This information was mostly gathered through nearly 2000 petitions that locals sent to the King-Crane Commission. Similar numbers of petitions were also sent directly to the League of Nations, and British and French authorities.
Occasionally, these petitions were sent by individuals, but usually they were from citizens’ societies and interest groups. For example, a carpenters’ guild in Tripoli, which was then part of Greater Syria, sent demands like these:
For the most part, Britain and France didn’t bother to read the petitions they received, but the petitions sent to the League of Nations and King-Crane Commission would soon become a thorn in their sides. The sheer number of petitions prompted William Rappard, the American-born Swiss Director of Mandates at the League of Nations, to ask Secretary General Sir Eric Drummond for guidance in handling the complaints:
Drummond’s reply was less than empathetic:
What was under-appreciated by the British and French didn’t understand was the role petitioning had long played in Ottoman society. The European powers tended to see the Ottoman sultan through an Orientalist lens – anything from the East was inferior, archaic or as an exotic novelty. However, by the First World War, the Ottoman Empire was becoming more representative, with an improved civil service and more participation from civil society. In fact, the Ottomans had been using petitions for centuries for subjects to ask for the Sultan’s help, often to keep local governors in check. To former Ottoman subjects in Syria, Lebanon and Palestine, petitions were seen as a natural and effective way to communicate with power, but the British and French didn’t see it that way.
So it turned out that France and Britain, the new mandatory powers in the Middle East, were sometimes more distant than the Ottoman authorities they had replaced. In Syria’s case, it seemed its future would be decided by Britain, who had promised it to both the Hashemites and the French.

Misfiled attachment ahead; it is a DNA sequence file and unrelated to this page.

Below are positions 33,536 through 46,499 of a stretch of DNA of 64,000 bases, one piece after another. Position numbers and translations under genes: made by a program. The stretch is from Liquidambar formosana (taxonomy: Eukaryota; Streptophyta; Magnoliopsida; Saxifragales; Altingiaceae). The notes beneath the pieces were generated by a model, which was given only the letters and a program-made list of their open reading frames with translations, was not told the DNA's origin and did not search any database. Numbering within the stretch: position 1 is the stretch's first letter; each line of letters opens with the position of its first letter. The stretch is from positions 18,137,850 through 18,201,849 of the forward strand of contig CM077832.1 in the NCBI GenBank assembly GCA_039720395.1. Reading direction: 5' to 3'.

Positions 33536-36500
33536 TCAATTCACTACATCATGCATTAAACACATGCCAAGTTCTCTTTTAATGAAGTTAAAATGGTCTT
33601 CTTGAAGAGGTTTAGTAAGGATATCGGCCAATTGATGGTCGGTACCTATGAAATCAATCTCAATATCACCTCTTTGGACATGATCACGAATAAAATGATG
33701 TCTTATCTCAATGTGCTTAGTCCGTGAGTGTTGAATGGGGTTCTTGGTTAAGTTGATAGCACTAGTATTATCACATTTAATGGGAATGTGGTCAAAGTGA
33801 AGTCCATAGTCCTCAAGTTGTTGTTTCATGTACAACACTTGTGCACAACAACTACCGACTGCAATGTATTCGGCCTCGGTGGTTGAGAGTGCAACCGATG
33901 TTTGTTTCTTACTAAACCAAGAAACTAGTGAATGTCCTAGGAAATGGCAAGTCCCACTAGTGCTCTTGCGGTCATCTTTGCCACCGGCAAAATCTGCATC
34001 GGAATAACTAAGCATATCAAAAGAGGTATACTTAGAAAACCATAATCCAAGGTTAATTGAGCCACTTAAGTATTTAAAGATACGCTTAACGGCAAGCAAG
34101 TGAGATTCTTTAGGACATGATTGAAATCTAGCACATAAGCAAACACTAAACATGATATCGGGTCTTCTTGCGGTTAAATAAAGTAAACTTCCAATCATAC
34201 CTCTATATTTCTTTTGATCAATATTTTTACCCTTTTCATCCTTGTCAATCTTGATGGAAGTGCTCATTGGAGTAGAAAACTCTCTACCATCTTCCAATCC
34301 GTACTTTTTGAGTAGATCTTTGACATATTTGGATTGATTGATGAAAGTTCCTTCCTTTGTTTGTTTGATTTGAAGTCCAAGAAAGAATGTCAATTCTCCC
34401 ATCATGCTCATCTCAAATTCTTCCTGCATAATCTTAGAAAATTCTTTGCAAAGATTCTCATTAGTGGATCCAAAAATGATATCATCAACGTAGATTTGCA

And the British themselves were split on what to do. The French were their colonial rival again now that Germany was defeated, but an independent Arab kingdom in Syria might threaten British plans for the region. General Allenby, whose forces occupied much of Syria, and T.E. Lawrence, that’s Lawrence of Arabia, both supported Emir Faisal Hussein, whose father had arranged his claim with British diplomat McMahon.
But Prime Minister Lloyd George now began to downplay the Arab contribution to the war, as he wrote in his memoirs:
French claims were supported by calls for Lebanese independence from Lebanese Christians. At the forefront of this movement was Patriarch Elias Hoayek, the leader of the large Maronite Christian community and head of the 2nd Lebanese delegation to the Paris Peace Conference. Hoayek wanted Lebanon to be separate from Syria, and feared a new kingdom under Faisal would make unwanted territorial claims. He told the Paris Conference:
"[…] our wishes can be expressed in very few words: the independence of Lebanon restored within its natural borders, with the help and assistance of our long-time friend, France [...] All my efforts will be aimed at obtaining, in accordance with the Lebanese national will, the complete independence of my country with the help of France.” (Daily Le Temps)